Rent Shop Volunteer Join

Q. Who is Mr. Smarty Plants?

A: There are those who suspect Wildflower Center volunteers are the culpable and capable culprits. Yet, others think staff members play some, albeit small, role. You can torture us with your plant questions, but we will never reveal the Green Guru's secret identity.

Help us grow by giving to the Plant Database Fund or by becoming a member

Did you know you can access the Native Plant Information Network with your web-enabled smartphone?

Share

Ask Mr. Smarty Plants

Ask Mr. Smarty Plants is a free service provided by the staff and volunteers at the Lady Bird Johnson Wildflower Center.

Search Smarty Plants
See a list of all Smarty Plants questions

Please forgive us, but Mr. Smarty Plants has been overwhelmed by a flood of mail and must take a break for awhile to catch up. We hope to be accepting new questions again soon. Thank you!

Need help with plant identification, visit the plant identification page.

 
rate this answer
Not Yet Rated

Friday - November 18, 2011

From: Elmendorf, TX
Region: Southwest
Topic: General Botany, Plant Identification, Shrubs, Trees
Title: Difference between Styrax platanifolius and Styrax patanifolius ssp. texanus
Answered by: Nan Hampton

QUESTION:

What is the difference between a Styrax platanifolius and a Styrax platanifolius texanus?

ANSWER:

The botanical description of Styrax platanifolius (Sycamoreleaf snowbell) and its four subspecies—Styrax platanifolius ssp. platanifolius (Sycamoreleaf snowbell), Styrax platanifolius ssp. stellatus (Hairy sycamore-leaf snow-bell), Styrax platanifolius ssp. texanus (Texas snow-bell) and Styrax platanifolius ssp. youngiae can be found in the online version of Flora of North America at eFloras.org

The major difference appears to be in the abaxial surface (i.e., underside) of the leaves of Styrax platanifolius ssp. platanifolius which are described thusly:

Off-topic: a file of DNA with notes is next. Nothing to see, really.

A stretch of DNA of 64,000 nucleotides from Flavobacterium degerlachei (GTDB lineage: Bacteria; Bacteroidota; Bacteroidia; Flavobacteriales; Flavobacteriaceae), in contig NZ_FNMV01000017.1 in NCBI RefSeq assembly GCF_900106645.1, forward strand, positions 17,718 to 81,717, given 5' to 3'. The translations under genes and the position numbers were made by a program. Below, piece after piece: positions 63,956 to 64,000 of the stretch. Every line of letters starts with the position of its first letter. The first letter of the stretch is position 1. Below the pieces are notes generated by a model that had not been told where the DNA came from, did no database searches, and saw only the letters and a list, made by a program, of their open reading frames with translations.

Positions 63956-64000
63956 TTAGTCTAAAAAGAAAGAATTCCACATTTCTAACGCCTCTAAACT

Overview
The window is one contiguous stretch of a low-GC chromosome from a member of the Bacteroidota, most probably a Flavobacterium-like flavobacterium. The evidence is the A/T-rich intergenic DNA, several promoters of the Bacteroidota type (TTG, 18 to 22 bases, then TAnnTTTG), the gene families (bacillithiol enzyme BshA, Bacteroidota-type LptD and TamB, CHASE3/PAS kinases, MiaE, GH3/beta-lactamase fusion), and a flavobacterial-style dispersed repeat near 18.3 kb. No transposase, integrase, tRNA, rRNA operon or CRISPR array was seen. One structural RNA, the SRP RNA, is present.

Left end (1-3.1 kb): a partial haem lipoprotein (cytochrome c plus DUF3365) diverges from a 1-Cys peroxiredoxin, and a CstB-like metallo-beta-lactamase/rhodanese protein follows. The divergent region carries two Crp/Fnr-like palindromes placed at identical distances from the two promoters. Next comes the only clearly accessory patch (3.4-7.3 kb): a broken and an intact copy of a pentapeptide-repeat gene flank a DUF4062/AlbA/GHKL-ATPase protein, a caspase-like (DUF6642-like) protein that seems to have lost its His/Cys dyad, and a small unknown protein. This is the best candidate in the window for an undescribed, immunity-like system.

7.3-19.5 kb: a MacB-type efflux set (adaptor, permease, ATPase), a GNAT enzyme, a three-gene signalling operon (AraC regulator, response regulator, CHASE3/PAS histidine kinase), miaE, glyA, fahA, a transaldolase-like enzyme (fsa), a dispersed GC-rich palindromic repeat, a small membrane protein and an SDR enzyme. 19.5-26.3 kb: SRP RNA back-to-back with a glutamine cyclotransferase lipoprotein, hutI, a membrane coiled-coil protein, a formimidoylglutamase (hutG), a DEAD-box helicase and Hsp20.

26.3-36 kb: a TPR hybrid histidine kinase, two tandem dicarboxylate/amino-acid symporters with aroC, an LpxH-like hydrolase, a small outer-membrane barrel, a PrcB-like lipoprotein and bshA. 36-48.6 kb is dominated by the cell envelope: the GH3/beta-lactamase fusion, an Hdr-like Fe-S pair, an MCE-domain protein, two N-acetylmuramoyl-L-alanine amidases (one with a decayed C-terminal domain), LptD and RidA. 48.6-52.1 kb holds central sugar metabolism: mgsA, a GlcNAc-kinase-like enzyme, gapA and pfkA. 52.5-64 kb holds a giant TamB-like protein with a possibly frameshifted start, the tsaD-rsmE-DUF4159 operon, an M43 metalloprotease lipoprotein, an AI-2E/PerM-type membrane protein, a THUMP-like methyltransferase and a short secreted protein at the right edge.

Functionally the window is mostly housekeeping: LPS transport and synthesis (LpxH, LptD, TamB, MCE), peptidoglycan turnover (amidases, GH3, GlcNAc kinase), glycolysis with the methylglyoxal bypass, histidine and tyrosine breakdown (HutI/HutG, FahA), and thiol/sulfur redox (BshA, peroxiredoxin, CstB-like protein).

"...abaxial surface with white stellate-tomentose pubescence in addition to scattered, orange-brown or dark-brown, stalked stellate hairs on some leaves, surface completely covered and obscured by pubescence..."

("Stellate-tomentose" means covered with a soft, tangled mat of short star-shaped hairs.)

The adxial (upper) surface is described as being glabrous (without hairs).  Also, the leaf margins are described as "often weakly undulate."

The leaf pedicels are described as being white stellate-tomentose and the flower calyces are "thinly and evenly white stellate-tomentose, margins and teeth densely glandular..."

You can read more about the differences between Styrax platanifolius and its subspecies at the eFloras site.

If you click on Texas on the USDA Plants Database distribution map for each subspecies of Styrax platanifolius, you can see where it occurs in the state.

 

 

From the Image Gallery


Sycamore-leaf snowbell
Styrax platanifolius

Sycamoreleaf snowbell
Styrax platanifolius ssp. platanifolius

Hairy sycamore-leaf snow-bell
Styrax platanifolius ssp. stellatus

Texas snow-bell
Styrax platanifolius ssp. texanus

More General Botany Questions

Purple leatherflower with white bloom
July 17, 2014 - A couple of years ago at the wildflower center native plant sale I bought a purple leatherflower according to the tag. This is the first year it has bloomed and the blooms are pure white. The shape ma...
view the full question and answer

What is white sticky substance in the Mandevilla vine?
June 15, 2012 - When I was watering my Mandevilla one of the vines broke and there was a white, sticky substance that came out of the vine. I was just curious as to what that is.
view the full question and answer

Plant Groups
September 22, 2009 - What are ways to group plants?
view the full question and answer

Yellowing of palm tree leaves
May 14, 2008 - I want to know about palm trees. The leaves are turning yellow.
view the full question and answer

What to do about grass dying under pin oaks in Iowa
December 10, 2008 - We have 2 pin oaks about 15 years old in our front yard. The grass has started dying out under and around them. What can we do?
view the full question and answer

Support the Wildflower Center by Donating Online or Becoming a Member today.